(7-11p.m) In collaboration with the auto organized space of Orizontas Gegonoton, we will visit Demosion Sema in Kerameikos in order to perform a public reading of Pericles’ Funeral Oration at the place that was initially delivered in ancient Athens. In his famous speech, known from Thucydides’ History of the Peloponnesian War, Pericles addresses issues on Democracy and Polis. The reading will be followed by in situ discussion on the topic “The city of Athens is us, the Athenians”. Then visit the auto organized space of Orizontas Gegonoton, one corner down at Plataion & Kerameikou str. Οn the occasion of the presentation of the ongoing project “Invisible Islands”, a cultural trip in the aegean islands, we will adress on issues relevant to landscape strategies, sustainable tourism and the new coastal law in Greece. .
Demosion Sema”, the public cemetery of the ancient city of Athens, extended just outside the Dipylon gate. The graves were constructed along the sides of the road which became very wide (up to 40 m.) outside the walls. A part of the “Demosion Sema” cemetery has been brought to light in 1997, during a rescue excavation. The Public Sepulchre (Demosion Sema) came into existence along the road which ran from the Dipylon to the Academy, covering a distance of aproximately 1,500 m. At its beginning the width was as much as 40 m. Apart from scattered references in the ancient sources, there is the extensive description of Pausanias (I, 29, 2-16) of the 2nd century A.D. Here were the graves of public figures such as Solon, the tyrant slayers, Kleisthenes, the democratic leader Ephialtes, Perikles, the rhetoricians Euboulos and Lykourgos, the philosophers Zenon and Chrysippos, and generals such as Phormion, Thrasyboulos and Chabrias. In addition there were so many common graves (polyandria) of those who had fallen in war that the Demosion Sema gave the impression of being a military cemetery. The use of the area as a cemetery, with burials at public expense, is in evidence from the time of Solon. The systematic common burial at public expense of those fallen in war appears to have been regular practice from the time of Kimon. Both common burials and burials of public figures continue in this place at least until the 3rd century B.C. During the official ceremony of burial, honours of immortality were given to the heroes fallen in war whose bones had been brought to Athens from the field of battle. Games were held, a funeral speech was delivered and the state undertook the care of their families. Stelai were erected over the graves with the names of the fallen according to tribe (phylai). Despite numerous excavations in the area during the past 40 years, and the location of many sections of the road, none of the important burial monuments had been found other than the few included in the archaeological site of the Kerameikos.
Auto organized space of Orizontas
Orizontas is a typical old Athenian two floor house. It has a central courtyard with rooms all around. It was a ruin, as most of the old neoclassical small houses in the areas of Kerameikos. With the collaboration of the local community, the Orizontas team transformed the building into an open cultural space.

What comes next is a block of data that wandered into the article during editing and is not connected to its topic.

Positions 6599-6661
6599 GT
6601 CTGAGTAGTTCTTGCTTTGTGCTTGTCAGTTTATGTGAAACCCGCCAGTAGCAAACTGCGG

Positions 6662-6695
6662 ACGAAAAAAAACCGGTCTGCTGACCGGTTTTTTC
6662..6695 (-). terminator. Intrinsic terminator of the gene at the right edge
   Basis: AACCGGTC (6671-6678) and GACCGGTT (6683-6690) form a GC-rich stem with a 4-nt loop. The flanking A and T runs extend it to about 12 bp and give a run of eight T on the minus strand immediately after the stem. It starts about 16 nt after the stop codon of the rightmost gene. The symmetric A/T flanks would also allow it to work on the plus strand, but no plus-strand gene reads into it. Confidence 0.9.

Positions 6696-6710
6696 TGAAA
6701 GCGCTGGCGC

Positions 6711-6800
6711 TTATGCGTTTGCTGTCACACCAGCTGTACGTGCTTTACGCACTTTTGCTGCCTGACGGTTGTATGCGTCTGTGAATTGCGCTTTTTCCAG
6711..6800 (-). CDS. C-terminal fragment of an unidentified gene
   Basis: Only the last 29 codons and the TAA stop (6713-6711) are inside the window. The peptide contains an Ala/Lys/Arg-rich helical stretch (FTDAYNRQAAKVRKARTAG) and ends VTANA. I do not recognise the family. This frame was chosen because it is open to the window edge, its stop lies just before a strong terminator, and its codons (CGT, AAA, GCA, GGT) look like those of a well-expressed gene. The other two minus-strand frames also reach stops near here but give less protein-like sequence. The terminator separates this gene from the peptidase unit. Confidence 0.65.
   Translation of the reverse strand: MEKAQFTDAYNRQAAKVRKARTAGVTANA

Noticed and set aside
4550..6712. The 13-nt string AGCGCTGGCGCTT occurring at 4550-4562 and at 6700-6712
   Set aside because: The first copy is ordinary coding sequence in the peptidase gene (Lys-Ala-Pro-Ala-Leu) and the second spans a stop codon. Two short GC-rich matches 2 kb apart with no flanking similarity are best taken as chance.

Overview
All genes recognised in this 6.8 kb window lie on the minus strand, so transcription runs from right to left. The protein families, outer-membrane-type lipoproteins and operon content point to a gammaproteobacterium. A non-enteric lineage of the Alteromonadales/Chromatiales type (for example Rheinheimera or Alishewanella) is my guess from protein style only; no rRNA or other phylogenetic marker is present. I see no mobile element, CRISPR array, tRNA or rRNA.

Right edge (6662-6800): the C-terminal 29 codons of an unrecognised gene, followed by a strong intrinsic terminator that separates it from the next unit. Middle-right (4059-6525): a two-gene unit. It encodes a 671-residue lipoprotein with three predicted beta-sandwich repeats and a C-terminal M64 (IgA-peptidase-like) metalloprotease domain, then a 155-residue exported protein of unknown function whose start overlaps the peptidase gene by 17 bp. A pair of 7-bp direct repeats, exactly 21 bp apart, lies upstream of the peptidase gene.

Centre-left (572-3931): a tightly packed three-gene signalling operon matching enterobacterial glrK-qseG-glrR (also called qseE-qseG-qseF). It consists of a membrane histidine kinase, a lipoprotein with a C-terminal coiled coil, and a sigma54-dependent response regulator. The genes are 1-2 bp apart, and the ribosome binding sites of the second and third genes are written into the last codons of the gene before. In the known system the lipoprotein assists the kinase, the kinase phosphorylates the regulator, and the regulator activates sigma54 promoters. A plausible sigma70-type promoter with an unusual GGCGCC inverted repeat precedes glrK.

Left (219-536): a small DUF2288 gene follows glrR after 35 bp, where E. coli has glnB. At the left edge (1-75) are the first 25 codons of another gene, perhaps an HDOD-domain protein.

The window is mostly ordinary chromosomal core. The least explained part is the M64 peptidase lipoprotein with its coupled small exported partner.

(upcoming tour) November 4
Pireaus Tower, 1pm (rv at the entrance of the Tower)
Manolis Economou calls us to a tour-experiential action in “Skyscraper”: The building known as Tower of Piraeus, is a ghost building that stands in the port of Piraeus in the early 70s unfinished. Urban legends are connected with its existence. Trully, what is the real position in the history of the city?
We will hold an insitu debate about the relationship of the landscape of Attica with tall buildings; a relationship that is inconsistent but with which the architecture of 70 flirted. And the trend of the skyscraper seems to be back in urban development of Athens p.eg Elliiniko International Airport (former airport of Athens)
Jose Sanchez comes to the 2014 installment of Out There Doing It, the LA Forum’s annual series on emergent practice, wearing many titles: architect, programmer, game designer, researcher, and professor. His draws from each field and offers up a unique perspective on what gaming and open-source systems can do for design practice. He is the director of Plethora Project and partner at Bloom Games. He just finished co-organizing a successful ACADIA conference at USC. We asked him a few questions in preparation of his participation in OTDI 2014.
What’s design practice in Los Angeles today?
I’ve been in L.A. for only year but I can already sense the influence of the city in my work. My work in L.A. is not about the landscape or the physical context of the city, but rather the large amount of cultural voices that manifest themselves in the city sporadically. I don’t see one L.A. but a series of intensifications that are not rooted in a place but rather migrate and dissipate over time.
Does the urban landscape figure into you approach projects and concepts?
No, it doesn’t. My work researches the problem of design as a problem of negative entropy that can be understood at any scale or context.
Briefly discuss one project you presented at the OTDI round table on October 16.
I shared the BLOCK project, a video-game project that I developed at the Smart Geometry 2014 Conference in Hong Kong.
BLOCK is a video game for city planning and speculation. The game is founded on ideas of ecology, establishing the interdependencies of city entities such as housing, shops, parks, and infrastructure. By allowing the player to understand how to use resources (money, waste, social capital), we can encourage entrepreneurship through the design of an ecological urbanism, allowing for new opportunities to be conceived in the city. The objective of the game is to both educate people and to generate user data for design patterns, producing the first database of a future city.
How do you “host”?
My “hosting” can be understood as a playground. My practice the Plethora Project combines design work, with online education, game design, and open-source repositories, inviting a community to engage and discuss the ideas behind the research. My hosting can be understood in a literal sense because I have an active community of roughly 1,000 video views a day, all of them from the teaching material I have developed.
I consider hosting, and nurturing a community around the work, an essential part of the design work I do, as my interest in innovation comes with a quota of skepticism, thinking novelty will only emerge from a larger accumulation of thinkers.